This is exactly what happened to Obama with this website.

Obama didn’t need this. He should have delayed the launch by a year. This would have given the opposition more reason to decry the effort, and more ammunition and time to shoot it down, but it would have been infinitely better than this catastrophe.

Everything else could have been overcome. This website is a disaster, and it’s going to take a long time before it’s right.

Read my lips.

[attribution: some of my facts come from the article in Time Magazine of Nov 4, 2013, page 12]

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Today I attended a national government information technology conference. One of the sessions was a panel of directors in charge of implementing the websites and call centers for the exchanges which went live on October 1. The topic of the session was ACA – Open Enrollment Week One. The IT directors of three states shared their experiences and their challenges, getting the websites up and running on time and ready for the onslaught of the public.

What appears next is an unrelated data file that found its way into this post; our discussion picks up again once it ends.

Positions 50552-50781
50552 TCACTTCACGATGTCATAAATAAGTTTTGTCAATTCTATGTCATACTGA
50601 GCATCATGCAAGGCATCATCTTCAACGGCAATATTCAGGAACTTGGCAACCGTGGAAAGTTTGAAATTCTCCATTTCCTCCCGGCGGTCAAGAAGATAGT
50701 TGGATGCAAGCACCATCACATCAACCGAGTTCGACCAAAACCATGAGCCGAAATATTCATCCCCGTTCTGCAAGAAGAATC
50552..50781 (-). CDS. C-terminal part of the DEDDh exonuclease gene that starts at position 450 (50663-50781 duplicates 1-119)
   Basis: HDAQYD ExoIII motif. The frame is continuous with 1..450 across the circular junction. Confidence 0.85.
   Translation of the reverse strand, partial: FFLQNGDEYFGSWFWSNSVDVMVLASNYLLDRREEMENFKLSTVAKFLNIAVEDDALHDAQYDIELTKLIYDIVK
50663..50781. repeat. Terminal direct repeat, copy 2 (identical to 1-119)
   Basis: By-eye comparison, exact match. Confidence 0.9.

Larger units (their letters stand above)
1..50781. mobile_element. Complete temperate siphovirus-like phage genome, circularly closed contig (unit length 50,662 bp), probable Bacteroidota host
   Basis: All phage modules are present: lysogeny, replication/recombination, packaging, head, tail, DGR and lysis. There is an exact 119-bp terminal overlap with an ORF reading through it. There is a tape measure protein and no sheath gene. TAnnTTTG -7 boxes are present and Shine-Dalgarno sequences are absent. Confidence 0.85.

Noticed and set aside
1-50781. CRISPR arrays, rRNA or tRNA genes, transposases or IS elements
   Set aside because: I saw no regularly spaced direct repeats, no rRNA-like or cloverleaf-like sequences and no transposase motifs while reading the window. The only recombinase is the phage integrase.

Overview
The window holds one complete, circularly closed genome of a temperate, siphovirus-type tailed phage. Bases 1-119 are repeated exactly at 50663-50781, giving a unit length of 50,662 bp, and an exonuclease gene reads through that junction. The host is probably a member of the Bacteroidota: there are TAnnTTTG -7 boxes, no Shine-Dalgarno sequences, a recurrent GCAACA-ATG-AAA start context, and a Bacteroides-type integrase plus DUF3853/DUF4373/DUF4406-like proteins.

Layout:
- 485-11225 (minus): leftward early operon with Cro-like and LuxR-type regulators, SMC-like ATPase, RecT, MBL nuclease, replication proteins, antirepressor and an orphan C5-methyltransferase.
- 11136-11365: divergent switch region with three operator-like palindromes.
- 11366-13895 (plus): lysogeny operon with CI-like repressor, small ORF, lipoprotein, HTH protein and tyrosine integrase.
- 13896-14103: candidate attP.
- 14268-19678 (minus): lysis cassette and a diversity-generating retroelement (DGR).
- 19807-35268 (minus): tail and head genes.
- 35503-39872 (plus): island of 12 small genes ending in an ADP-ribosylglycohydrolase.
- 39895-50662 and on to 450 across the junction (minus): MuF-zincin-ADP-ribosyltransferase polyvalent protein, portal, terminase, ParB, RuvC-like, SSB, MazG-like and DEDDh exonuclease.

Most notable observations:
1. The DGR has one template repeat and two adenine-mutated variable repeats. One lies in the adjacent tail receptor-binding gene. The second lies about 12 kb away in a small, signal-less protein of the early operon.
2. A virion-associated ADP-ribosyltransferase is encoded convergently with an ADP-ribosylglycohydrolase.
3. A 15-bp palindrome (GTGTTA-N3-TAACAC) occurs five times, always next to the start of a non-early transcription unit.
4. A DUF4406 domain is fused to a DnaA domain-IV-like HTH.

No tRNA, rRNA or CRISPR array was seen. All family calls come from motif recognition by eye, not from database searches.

We all know it didn’t go smoothly. We know some websites were down or crashed and some phone lines didn’t get answered. But we all know too that the exchanges were open for business and throngs of people lined up to find coverage.

When the audience asked about what the most rewarding part of their jobs was, one of the directors said that he kept hearing how grateful many customers were that they finally were able to sign up for coverage. They had been denied coverage in the past either for pre-existing conditions, or because the premiums were more than they could afford. All of a sudden the doors were open and they could sign up. Even though coverage would not even start until January, they were already ecstatic that it was coming – they just had to wait a few months.

Estimates are that there are 48 million Americans uninsured. I believe that some of these people really do not want insurance, but I also believe that those are the minority. The vast majority of those 48 million are eager and excited to be able to join the ranks of those of us who don’t even know what it’s like not to have insurance – like myself.